“More Public Art Please, More Walls where these Words can Live”
– Susie Mensah, Invitation, 2020, mural and spoken word artist, and community worker
In 2020 a group of young artists undertook a research project that explored artistic practice and production in connection with place. Place was revealed as complex and multi-dimensional, from the context of the COVID-19 global pandemic lockdown, to police brutality and systemic anti-Black racism, to internal landscapes of isolation, rage, fear and exhaustion, to declarations of injustice, to mutual aid projects in community care, and to regenerative relationships with the natural world.
Making with Place (MWP) researchers urged that we “make art that pertains to our lives in the world”, that we declare injustice with art, particularly public art, and that we tell and retell stories of past and present that contest colonialism and all its boundaries in order to “subvert research, create culture and influence change”. – Ammarah Syed, MWP artist-researcher
The desires and intentions that surfaced repeatedly were caring and ethical engagement with oneself, community and land; anti-individualism in favour of developing and sustaining collective care that moves us sustainably beyond capitalism. There were calls to accountability of charities, including SKETCH itself, and academic institutions to change oppressive language and practice, and to support collaborative research to create lasting change.
“Communities have always known what to do to help themselves. They just need access to tools and resources.” – Syed
Invitation (fka No Nos Toquen, “Don’t Touch Us”) mural and text installation in Queen West, Toronto 2020 by Jess De Vitt and Susie Mensah
MWP highlighted art as resistance and knowledge making, with place, following or creating narratives (past and present) in collaborative learning, and as powerful tools to (re)map ideas and experiences into public space.
“In order to move our culture forward, revolutionaries have had to speak and plan from the unseen order inside them.” – Glennon Doyle, Untamed (The Dial Press, New York, 2020)
Thousands of artists engaging with SKETCH over the years have expressed unique perspectives and discontent with the way things are. They express intersecting visions of accountability to address injustice, and articulate ideas and practices that inspire ways to move forward in the world. Discontent is hopeful. It exposes an unsettled imagination. Imagination where memory, experience, curiosity, senses, and creativity collide and intermingle. It has limitless capacity and incessant urging to work and rework constantly in response to a collective knowing, it seems, that things can be different.
In a time of recovery, rage and revision, it’s critical to platform imaginative new visions with communities with whom SKETCH has been in artistic collaboration with over its near-quarter century, to offer leadership and guidance to the change we all seek.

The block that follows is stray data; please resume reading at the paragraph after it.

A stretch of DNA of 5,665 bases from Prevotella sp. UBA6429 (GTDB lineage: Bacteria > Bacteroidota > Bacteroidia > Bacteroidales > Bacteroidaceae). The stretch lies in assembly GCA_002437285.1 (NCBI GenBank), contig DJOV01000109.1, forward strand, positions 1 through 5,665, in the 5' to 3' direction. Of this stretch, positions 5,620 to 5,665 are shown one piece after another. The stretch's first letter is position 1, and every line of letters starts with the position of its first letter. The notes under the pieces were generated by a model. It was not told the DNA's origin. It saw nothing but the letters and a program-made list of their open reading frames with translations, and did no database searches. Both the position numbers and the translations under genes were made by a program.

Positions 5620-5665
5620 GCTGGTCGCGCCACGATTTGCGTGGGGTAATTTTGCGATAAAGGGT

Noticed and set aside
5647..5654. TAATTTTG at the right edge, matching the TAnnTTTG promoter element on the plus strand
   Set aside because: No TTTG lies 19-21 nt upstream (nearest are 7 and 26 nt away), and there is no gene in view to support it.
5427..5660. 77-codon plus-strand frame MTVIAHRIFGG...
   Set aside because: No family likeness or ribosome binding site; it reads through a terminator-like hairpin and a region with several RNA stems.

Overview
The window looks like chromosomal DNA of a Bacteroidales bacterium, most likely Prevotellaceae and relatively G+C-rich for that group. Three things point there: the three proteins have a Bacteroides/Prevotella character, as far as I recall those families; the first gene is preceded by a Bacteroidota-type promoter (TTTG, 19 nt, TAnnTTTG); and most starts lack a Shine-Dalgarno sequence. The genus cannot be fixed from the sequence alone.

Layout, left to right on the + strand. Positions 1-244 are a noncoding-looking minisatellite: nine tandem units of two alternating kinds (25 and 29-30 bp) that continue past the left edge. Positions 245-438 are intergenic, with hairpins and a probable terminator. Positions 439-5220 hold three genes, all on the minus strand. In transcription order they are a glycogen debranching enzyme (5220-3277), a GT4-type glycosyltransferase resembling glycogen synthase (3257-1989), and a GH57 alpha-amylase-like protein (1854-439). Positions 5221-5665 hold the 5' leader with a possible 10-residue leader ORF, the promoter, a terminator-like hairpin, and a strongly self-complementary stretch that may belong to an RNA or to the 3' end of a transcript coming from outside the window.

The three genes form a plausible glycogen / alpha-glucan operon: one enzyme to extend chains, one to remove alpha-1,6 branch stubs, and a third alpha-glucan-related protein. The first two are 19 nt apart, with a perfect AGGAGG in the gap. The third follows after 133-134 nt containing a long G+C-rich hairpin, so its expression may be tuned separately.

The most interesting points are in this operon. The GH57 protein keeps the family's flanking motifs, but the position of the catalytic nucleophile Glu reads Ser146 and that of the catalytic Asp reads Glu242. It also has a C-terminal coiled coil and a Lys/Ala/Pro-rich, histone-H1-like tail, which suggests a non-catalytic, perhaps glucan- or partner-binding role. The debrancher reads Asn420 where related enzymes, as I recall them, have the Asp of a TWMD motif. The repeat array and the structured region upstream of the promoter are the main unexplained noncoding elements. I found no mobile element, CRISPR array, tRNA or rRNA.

“Public art is like political art, because it is in the face of the people.” – Ayrah Taerb, Creator of Indica; Omega
Like pro-test, public art puts forward ideas to be witnessed and to be interacted with. They are like energetic cultural texts placed in and amongst communities – everybody has the choice to read them in their own way. They don’t have to be flashy, monumental, permanent, or massive, to have a deep effect. They can suggest in subtle or overt ways to re/consider space and place, and a re-noticing of human relationships, and human with more-than-human relationships, with ideas about how we can reorganize and strategize new ways of being together.
Image by Xeynamay Gezahagn
The City of Toronto will launch its new 10-year public art strategy on September 22. This is an unparalleled moment for young artists, particularly from 2SQTBIPOC communities navigating precarity or marginalization, to be recognized for the critical culture-makers that they are and always have been. We believe it’s vital that their expressions, ideas and artistry reach wider audiences. Part of our role is to scale that reach.
To that end we have been co-designing with artists, a set of public projects that build on the Making with Place research project. They focus on surfacing creativity, story, knowledge and leadership that typically goes unnoticed, is silenced or appropriated. They call out (or in) for engagement, recognition, curiosity and invention. They are temporary works that are not passive. They offer different perspectives, work with tensions, and invite new imaginings and co-creation. They require it, actually.
“repositioning those with lived experience as the knowledge keepers and wisdom leaders who create radical moves, inventing spaces of radical openness.” – bell hooks, “Choosing the Margin as a Space of Radical Openness” (Framework, 1989).
hooks emphasizes that marginality be recognized “as a site of radical possibility, a space of resistance…a central location for the production of a counter hegemonic discourse found not only in words but in habits of being and the way one lives.”(ibid).